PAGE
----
21 February, 2021
Usain Bolt in action-Michael Phelps – Eight Swimming Olympic Golds
Usain Bolt in action-Michael Phelps – Eight Swimming Olympic Golds

The 2008 Summer Olympic Games, officially known as the Games of the XXIX Olympiad was the most expansive ever, with 16 days of competition from August 8 to 24. China embraced the ideals of the Olympics with its official motto, “One World, One Dream” and called upon the whole world to join in the Olympic spirit to build a better future for humanity. The mascots of Beijing 2008 were five Fuwa, each of which represented both a colour of the Olympic rings and a symbol of Chinese culture.

The Games auspiciously began at 8:08 p. m. on the eighth day of the eighth month of 2008 in Beijing, capital of the world’s most populous country. China widely promoted a green and high-tech Summer Olympics in Beijing 2008 and was determined to show the world, through an Olympics lens, that it had joined the ranks of the world’s most modern and influential countries. According to Nielsen Media Research, 4.7 billion viewers worldwide tuned into some of the television coverage.

It was the Summer Olympic Games of records and superlatives. There were many memorable champions but it was Michael Phelps of the United States’ and Usain Bolt of Jamaica who stole the headlines. The metronomic record-breaking machine Michael Phelps bettered Mark Spitz’s achievement at the Munich 1972 by claiming eight gold medals and the incredible showman and scene-stealer Usain Bolt broke both 100m and 200m world records and claimed a third gold and record with the Jamaican 4x100m relay team.

The organization was excellent and the venues breathtaking. The National Stadium, nick-named the “Bird’s Nest”, and the National Swimming Centre, known as the “Water Cube”, were both stunning symbols of the new Beijing. In cycling, the road race followed the Great Wall and passed in front of the “Forbidden City” - two symbols of the thousand year old history of the city. This was the first time China hosted the Summer Olympic Games, and the third time the Games had been held in East Asia, following Tokyo 1964 and Seoul 1988.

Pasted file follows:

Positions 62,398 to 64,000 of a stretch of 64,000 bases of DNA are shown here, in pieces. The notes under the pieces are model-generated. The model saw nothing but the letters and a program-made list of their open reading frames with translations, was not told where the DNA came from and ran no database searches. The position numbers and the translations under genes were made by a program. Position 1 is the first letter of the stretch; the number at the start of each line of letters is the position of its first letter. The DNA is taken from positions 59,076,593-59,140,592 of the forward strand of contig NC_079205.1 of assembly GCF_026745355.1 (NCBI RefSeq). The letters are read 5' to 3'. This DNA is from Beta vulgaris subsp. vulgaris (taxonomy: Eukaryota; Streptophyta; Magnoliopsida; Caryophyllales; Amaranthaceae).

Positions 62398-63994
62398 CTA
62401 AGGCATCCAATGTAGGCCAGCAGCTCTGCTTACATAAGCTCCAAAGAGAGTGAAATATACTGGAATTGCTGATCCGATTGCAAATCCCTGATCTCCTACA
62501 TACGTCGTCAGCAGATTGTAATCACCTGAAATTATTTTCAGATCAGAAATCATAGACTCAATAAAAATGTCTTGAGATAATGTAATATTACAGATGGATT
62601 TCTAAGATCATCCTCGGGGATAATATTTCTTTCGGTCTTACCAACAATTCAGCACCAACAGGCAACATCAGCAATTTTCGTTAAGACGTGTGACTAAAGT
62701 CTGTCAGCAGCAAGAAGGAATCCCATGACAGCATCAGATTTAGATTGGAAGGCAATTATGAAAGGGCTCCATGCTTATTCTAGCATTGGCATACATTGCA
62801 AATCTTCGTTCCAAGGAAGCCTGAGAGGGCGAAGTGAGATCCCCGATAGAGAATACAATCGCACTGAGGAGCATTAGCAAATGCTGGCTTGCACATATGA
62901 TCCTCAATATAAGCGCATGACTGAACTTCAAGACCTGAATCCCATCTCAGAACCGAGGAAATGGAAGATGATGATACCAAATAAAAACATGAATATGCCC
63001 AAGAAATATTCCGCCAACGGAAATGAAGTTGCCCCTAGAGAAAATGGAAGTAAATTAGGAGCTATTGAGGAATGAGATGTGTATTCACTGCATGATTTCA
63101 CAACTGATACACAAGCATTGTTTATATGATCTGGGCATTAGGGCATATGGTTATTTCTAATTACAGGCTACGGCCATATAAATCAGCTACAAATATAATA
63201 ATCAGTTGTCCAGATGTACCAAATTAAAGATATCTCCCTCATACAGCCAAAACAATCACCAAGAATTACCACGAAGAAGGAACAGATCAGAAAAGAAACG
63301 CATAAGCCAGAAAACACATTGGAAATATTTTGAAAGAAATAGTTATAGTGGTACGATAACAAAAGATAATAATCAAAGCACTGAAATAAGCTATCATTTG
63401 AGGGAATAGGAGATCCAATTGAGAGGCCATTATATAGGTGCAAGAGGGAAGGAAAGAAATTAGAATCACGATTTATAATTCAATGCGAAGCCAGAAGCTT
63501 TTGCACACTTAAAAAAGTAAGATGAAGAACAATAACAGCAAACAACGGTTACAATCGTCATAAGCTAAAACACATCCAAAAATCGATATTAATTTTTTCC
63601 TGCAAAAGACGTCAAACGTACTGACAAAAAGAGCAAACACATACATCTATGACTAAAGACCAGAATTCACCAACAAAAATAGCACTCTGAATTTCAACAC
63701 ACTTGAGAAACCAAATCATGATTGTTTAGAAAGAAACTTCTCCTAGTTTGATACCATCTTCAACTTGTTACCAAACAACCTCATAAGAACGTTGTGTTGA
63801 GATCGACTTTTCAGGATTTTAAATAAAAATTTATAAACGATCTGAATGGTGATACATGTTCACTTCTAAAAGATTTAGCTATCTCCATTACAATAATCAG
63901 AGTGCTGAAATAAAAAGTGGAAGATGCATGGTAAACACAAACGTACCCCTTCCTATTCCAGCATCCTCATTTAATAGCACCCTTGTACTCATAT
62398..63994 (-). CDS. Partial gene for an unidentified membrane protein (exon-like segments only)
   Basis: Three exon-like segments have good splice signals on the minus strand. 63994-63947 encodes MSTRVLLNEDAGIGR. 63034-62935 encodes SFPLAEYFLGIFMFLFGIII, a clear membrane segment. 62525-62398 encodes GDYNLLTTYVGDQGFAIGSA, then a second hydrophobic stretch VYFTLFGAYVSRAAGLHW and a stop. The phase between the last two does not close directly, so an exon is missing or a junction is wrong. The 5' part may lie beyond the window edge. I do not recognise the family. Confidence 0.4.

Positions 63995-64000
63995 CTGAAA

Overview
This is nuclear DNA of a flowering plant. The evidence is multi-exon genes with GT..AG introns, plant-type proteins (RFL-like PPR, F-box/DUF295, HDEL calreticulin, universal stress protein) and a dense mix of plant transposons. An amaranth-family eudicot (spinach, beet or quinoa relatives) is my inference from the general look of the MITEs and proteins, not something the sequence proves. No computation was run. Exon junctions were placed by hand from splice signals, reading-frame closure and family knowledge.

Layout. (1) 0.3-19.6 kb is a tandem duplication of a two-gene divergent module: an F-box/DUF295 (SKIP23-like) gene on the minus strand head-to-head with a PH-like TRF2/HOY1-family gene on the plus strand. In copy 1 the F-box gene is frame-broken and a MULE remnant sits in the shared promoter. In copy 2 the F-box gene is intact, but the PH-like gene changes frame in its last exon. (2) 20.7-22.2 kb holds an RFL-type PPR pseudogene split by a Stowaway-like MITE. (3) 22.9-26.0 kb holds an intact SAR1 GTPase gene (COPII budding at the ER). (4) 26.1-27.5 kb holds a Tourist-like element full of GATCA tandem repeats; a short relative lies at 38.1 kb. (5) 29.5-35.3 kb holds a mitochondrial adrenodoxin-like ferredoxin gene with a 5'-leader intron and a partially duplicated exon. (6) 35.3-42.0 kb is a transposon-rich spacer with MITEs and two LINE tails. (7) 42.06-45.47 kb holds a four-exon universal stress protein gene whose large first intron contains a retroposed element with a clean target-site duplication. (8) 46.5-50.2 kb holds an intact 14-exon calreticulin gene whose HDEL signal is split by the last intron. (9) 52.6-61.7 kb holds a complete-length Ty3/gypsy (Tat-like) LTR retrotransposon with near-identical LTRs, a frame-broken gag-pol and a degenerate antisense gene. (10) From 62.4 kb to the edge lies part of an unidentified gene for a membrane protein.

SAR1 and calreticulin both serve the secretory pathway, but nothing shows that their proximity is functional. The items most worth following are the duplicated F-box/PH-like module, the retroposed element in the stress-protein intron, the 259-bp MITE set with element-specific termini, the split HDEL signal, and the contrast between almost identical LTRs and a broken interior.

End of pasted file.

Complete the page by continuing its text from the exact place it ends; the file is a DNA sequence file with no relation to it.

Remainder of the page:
The design of the 2008 Olympic Torch was based on traditional scrolls and used a traditional Chinese design known as the “Propitious Clouds.” The torch was designed to remain lit in 65 km/h winds, and in rain of up to 50 mm per hour. The torch relay, with the theme “Journey of Harmony,” lasted 130 days and carried 137,000 km - the longest distance of any Olympic torch relay since the tradition began in Berlin 1936. The flame was carried to the top of Mount Everest on a 108 km long highway scaling the Tibetan side of the mountain, built especially for the relay.

Opening and Closing Ceremonies

The Opening Ceremony declared open by the President Hu Jintao on August 8, 2008 was unforgettable. It was lauded by spectators and social media as spectacular, spellbinding and by many accounts, “the greatest ever in the history of Olympics.” The official logo was titled, “Dancing Beijing.” The theme song, “You and Me,” was performed by Chinese singer Liu Huan and British singer Sarah Brightman. The ceremony was co-directed by Chinese filmmaker Zhang Yimou and Chinese choreographer Zhang Jigang and featured a cast of over 15,000 performers. The ceremony lasted over four hours.

A rich assembly of ancient Chinese art and culture dominated the ceremony. It opened with the beating of Fou drums for the countdown. Subsequently, a giant scroll was unveiled and became the show’s centerpiece. The former Chinese gymnast Li Ning ignited the cauldron, after being suspended into the air by wires and completing a lap of the National Stadium at roof height. Hein Verbruggen, chairman of the IOC Coordination Commission for the XXIX Olympiad, called the ceremony “a grand, unprecedented success.”